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Since your genre has a specific focus, why not make use of this fact when brainstorming dilemmas? Every genre has built-in reader expectations for focus, issues, stye of world-building, etc. You can exploit built-in assumptions while developing touch choices for your characters. Here are three examples of what I mean…
Historical fiction often touches on how past conditions shaped — and were shaped by — social conditions. Hopefully, you are familiar with what makes your time period unique. A Great Depression has different built-in dilemmas than does a Renaissance, Great War, or a Liberation Movement. People living in times like these often feel strong pulls in multiple directions… tough choices.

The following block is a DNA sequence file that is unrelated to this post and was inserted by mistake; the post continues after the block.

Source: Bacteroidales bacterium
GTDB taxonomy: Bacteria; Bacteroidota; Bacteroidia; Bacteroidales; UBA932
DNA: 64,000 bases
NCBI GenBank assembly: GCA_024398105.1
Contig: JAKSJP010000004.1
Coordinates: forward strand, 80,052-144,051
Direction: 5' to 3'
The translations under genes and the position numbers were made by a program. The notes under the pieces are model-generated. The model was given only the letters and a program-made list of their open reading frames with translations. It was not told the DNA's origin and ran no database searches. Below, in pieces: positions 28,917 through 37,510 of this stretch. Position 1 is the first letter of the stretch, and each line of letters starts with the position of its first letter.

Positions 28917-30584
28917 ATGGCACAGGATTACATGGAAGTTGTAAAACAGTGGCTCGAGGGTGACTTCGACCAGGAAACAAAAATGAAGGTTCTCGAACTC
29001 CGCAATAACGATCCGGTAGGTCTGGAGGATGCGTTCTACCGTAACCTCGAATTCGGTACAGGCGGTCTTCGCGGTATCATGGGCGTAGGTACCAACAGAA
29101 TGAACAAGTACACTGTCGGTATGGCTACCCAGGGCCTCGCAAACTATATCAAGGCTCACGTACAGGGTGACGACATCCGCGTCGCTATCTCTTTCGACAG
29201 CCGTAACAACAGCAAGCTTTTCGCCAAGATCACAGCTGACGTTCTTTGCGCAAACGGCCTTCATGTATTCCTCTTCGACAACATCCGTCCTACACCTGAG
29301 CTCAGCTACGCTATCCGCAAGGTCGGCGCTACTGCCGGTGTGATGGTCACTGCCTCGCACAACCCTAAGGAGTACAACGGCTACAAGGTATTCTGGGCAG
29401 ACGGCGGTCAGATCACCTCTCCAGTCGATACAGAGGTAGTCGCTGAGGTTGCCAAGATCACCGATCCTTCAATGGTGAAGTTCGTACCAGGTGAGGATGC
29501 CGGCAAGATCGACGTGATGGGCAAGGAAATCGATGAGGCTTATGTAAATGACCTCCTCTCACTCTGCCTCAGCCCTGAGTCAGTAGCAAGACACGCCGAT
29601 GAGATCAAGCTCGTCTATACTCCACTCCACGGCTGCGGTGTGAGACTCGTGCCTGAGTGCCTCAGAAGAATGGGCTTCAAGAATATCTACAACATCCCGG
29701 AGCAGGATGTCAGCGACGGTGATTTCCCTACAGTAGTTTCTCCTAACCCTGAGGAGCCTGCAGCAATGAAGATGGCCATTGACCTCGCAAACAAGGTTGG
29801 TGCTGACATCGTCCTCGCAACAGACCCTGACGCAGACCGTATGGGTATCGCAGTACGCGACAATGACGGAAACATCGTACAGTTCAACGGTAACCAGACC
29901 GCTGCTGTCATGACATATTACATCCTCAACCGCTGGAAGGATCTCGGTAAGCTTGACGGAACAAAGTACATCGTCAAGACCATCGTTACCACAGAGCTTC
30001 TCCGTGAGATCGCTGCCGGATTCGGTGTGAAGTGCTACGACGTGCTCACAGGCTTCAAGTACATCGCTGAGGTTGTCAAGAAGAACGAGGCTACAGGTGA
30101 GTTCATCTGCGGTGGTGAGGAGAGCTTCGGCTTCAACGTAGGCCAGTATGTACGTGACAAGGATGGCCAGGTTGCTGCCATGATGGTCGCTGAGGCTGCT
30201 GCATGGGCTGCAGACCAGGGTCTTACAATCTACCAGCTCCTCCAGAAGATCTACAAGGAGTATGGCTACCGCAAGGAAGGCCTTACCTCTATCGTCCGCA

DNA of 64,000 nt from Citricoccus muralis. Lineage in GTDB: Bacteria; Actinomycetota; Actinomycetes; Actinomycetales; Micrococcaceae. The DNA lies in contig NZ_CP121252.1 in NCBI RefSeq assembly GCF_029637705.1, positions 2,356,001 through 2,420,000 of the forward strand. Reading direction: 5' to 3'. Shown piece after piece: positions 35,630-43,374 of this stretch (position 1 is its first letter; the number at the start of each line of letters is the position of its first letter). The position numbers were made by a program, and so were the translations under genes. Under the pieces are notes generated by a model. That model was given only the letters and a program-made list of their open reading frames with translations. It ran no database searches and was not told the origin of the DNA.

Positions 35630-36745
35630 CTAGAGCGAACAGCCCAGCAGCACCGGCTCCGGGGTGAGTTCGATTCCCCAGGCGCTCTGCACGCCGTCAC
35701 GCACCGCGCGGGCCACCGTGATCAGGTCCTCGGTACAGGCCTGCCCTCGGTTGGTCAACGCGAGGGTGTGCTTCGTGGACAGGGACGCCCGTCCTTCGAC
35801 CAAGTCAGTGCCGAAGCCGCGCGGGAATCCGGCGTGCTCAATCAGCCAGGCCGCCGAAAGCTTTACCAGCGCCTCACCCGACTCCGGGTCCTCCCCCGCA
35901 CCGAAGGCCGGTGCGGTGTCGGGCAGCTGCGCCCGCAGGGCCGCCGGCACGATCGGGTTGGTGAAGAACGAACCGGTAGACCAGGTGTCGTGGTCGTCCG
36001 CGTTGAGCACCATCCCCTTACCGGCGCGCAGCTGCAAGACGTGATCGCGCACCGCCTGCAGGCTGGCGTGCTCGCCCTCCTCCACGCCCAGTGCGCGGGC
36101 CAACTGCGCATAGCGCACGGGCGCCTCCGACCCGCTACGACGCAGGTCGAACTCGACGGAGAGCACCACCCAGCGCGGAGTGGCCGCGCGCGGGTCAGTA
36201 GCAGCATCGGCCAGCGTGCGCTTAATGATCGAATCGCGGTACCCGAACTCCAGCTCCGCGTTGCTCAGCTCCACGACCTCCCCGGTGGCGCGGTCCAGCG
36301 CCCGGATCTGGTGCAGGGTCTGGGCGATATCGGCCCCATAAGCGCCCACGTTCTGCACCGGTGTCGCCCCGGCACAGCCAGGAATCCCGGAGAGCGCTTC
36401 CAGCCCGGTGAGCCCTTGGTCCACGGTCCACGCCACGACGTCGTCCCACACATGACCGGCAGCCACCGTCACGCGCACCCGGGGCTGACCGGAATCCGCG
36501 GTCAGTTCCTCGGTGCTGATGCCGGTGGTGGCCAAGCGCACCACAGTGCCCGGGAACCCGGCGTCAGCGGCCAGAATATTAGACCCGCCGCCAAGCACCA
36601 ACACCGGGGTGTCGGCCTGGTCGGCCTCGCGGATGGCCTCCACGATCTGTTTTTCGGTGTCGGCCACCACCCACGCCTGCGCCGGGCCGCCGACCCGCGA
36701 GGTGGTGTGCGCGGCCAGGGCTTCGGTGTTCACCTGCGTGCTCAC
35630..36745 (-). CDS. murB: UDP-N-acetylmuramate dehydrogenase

Detective fiction often deals with issues of justice, injustice, and the grey area between the two. Likely, you have fine-tuned your area of interest. Your explorations do not need to be limited to your main plot. Maybe a character changes as a result the tough choices she makes.
inspirational fiction often handles a very character-focused struggle to find and/or keep religious faith in times of trial. Since the character always chooses to follow her faith, the trick to making this a tough choice is to set up scenarios that strongly tempt the character to make the wrong choice.
Remember your genre as you write. Readers of your genre are picking up your book with certain expectations. Whether you flip,stretch, or reinforce the assumptions, there are issues that the reader expects will be addressed. So keep your genre in mind as you write.